The goal of this project is to provide the foundation for future programs and services that will positively impact Latina/o families in Milwaukee, particularly Latina mothers coping with perinatal depression. Perinatal depression (PD; depression during pregnancy and postpartum) has negative consequences on mothers and their children, increased risk for emotional and behavioral problems in childhood and adolescence (Fortner et al., 2011). Rates of PD are significantly higher among Latina mothers than their White counterparts, likely a result of the unique barriers to treatment including stigma, poverty, trauma, and lack of access to care (Edwards et al., 2015). There is currently no available data regarding perinatal mental health resources and needs in Milwaukee. Given the large increase of Latina/os within Milwaukee and Wisconsin (Levine, 2016), this information is critical to future generations of children and families in our community. The proposed project, Proyecto Mamá, is designed to gain a comprehensive understanding of the perinatal mental health resources and needs of Milwaukee Latinas. Guided by a framework of assets-oriented community assessment (Sharpe et al., 2000), the project’s aims are to: a) develop an interdisciplinary Proyecto Mamá Task Force of community members and professionals, b) complete an asset map of the key locations and agencies which support Latina mothers’ perinatal mental health, and c) conduct focus groups with Latina mothers, fathers and faith leaders, and integrate all the findings into a summary report to be shared with community agencies, policy makers and other stakeholders.

Changing Responses to Dating Violence Precursor Behaviors: An Action Research Project with Girls of Color and Their Partners by Kristin Haglund, Ruth Ann Belknap, Lisa Edwards, Juanita Terrie Garcia, and Mauricio Garnier-Villarreal

The goal of this project is to assist girls of color and their partners recognize precursor behaviors to teen dating violence and to develop responses that mitigate the risk for violence both immediately and in the future. Involvement in TDV is often not intended or anticipated. Young people often lack awareness and recognition of behaviors that are known risks for violence in dating relationships. This can lead to responses to behaviors that escalate the situation. While dating violence occurs in all ethnic groups, the consequences for girls of color may be compounded by the intersectionality of multiple sources of oppression. For girls, experiencing TDV increases their risk for sexual violence, unplanned pregnancies, sexually transmitted infections, decreased physical and mental health, and decreased academic achievement. Thus we are seeing to teach girls of color and their partners about risks of precursor behaviors and ways to respond that decrease risk for violence. In addition to dissemination of knowledge through presentations and publications, we intend to produce a monograph that includes scripts for scenarios, instructions and examples to extend the benefits of this project to a larger community.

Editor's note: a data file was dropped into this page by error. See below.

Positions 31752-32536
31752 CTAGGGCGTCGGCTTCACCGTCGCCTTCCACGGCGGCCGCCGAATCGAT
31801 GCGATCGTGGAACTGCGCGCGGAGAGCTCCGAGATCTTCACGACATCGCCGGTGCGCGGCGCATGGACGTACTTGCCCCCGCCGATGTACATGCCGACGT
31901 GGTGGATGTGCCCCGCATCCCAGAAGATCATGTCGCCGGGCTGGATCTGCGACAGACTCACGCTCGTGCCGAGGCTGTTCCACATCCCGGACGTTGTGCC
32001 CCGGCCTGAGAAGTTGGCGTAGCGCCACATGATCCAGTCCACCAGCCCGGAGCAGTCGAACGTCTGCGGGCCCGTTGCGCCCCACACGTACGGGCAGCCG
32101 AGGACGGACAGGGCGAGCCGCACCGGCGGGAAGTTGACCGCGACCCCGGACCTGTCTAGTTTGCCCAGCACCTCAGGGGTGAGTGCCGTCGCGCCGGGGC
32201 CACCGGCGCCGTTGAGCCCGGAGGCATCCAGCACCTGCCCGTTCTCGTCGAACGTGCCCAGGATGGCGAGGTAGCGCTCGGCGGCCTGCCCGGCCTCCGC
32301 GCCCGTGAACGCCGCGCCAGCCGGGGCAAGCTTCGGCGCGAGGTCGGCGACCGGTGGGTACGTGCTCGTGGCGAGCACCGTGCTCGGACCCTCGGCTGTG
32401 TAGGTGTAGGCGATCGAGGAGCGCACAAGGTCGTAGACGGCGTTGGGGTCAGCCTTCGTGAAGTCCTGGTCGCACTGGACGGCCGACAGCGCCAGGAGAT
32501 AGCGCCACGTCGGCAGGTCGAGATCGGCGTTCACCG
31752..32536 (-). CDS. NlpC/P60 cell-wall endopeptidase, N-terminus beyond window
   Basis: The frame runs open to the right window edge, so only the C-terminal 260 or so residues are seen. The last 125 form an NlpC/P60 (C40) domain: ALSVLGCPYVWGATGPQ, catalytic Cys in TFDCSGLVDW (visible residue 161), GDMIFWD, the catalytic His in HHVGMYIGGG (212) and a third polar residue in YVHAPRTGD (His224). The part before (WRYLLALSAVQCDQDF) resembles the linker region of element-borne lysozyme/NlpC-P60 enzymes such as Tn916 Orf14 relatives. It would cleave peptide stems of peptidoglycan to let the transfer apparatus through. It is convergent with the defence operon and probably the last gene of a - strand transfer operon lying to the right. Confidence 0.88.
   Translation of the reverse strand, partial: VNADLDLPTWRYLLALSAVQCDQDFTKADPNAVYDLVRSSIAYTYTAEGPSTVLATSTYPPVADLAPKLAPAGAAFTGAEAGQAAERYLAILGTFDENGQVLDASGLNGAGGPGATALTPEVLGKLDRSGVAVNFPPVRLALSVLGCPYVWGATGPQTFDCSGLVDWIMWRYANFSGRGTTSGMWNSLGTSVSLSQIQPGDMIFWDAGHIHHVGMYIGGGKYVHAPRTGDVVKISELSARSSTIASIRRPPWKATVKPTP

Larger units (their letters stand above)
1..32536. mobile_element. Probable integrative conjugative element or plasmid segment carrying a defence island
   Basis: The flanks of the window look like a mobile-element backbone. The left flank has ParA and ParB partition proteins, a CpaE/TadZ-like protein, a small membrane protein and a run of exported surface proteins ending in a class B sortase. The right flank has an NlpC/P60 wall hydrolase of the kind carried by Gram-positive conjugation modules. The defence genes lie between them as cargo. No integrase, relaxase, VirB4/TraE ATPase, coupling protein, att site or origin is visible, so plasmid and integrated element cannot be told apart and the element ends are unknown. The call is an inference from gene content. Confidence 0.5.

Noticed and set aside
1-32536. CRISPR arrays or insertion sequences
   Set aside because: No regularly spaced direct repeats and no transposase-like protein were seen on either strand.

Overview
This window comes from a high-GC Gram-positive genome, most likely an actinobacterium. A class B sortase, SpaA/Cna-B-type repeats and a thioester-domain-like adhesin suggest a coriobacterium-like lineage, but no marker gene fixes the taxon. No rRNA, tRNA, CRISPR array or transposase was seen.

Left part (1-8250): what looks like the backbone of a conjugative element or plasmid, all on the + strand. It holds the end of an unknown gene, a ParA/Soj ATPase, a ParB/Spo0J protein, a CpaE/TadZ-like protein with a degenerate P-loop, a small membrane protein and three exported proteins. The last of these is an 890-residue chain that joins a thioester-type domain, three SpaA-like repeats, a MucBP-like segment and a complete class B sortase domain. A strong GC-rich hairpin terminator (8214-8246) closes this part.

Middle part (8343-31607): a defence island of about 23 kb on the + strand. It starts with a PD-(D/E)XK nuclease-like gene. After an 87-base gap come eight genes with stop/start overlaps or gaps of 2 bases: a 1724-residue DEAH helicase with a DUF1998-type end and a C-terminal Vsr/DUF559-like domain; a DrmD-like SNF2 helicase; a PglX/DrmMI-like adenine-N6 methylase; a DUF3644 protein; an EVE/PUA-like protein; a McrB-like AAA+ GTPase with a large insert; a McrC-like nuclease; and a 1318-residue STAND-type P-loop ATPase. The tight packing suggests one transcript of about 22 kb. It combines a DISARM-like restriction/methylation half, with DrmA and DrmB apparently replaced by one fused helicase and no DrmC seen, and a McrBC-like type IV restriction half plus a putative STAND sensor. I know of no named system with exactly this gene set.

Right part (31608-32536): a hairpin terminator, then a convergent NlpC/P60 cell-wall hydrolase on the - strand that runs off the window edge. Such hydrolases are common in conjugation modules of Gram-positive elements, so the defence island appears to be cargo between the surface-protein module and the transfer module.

Information on the Women and Girls of Color Initiative

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What do we know?

Indicators suggest women and girls of color have made tremendous strides towards social justice and equality:

  • High school and college graduate rates have risen. 

  • Unintended pregnancy rates have dropped. 
  • Major growth in business ownership. 
  • More women of color in upper ranks at workplaces and institutions in the U.S.

Issues: Education

Education is still an issue among girls of color who: 

  • lag behind in standardized tests. 
  • are more likely to be suspended from school. 
  • face a school to prison pipeline
  • have higher rates of placement in juvenile detention facilities

Issues: Penal System

Americans with criminal records suffer lifelong consequences, such as barriers to housing, education, and employment. Women of color are disproportionately impacted by the criminal justice system: 

  • The number of women in state and federal prisons has increased from 12,300 in 1980 to 107,500 in 2005. 
  • 30% of women prisoners are Black, and 16% are Latina. 
  • Since 1980, the number of women in prison has increased at nearly double the rate of men. 
  • Black women are incarcerated at 4 times the rate of white women.

Issues: Poverty and Economic Justice

Women and girls of color still face the highest rates of poverty and economic injustice: 

  • 37% of women in prison have incomes of less than $600/mo prior to their arrest. 
  • Women of color receive lower wages for their work. 
  • Percentages of Black women who are full-time, minimum-wage earners is higher than that of any other racial group. 
  • Face huge wealth disparities. 
  • Are often victims of gender-based violence.

In addition, women of color are rarely represented in research: 

  • "Women of color will constitute more than half of all women in the United States by 2050, but they are infrequently the central subjects of scholarly inquiry. This research deficit has meaningful consequences for the ways our institutions contribute to public discourses and policy making." -- Provost Rogan Kersh, Wake Forest University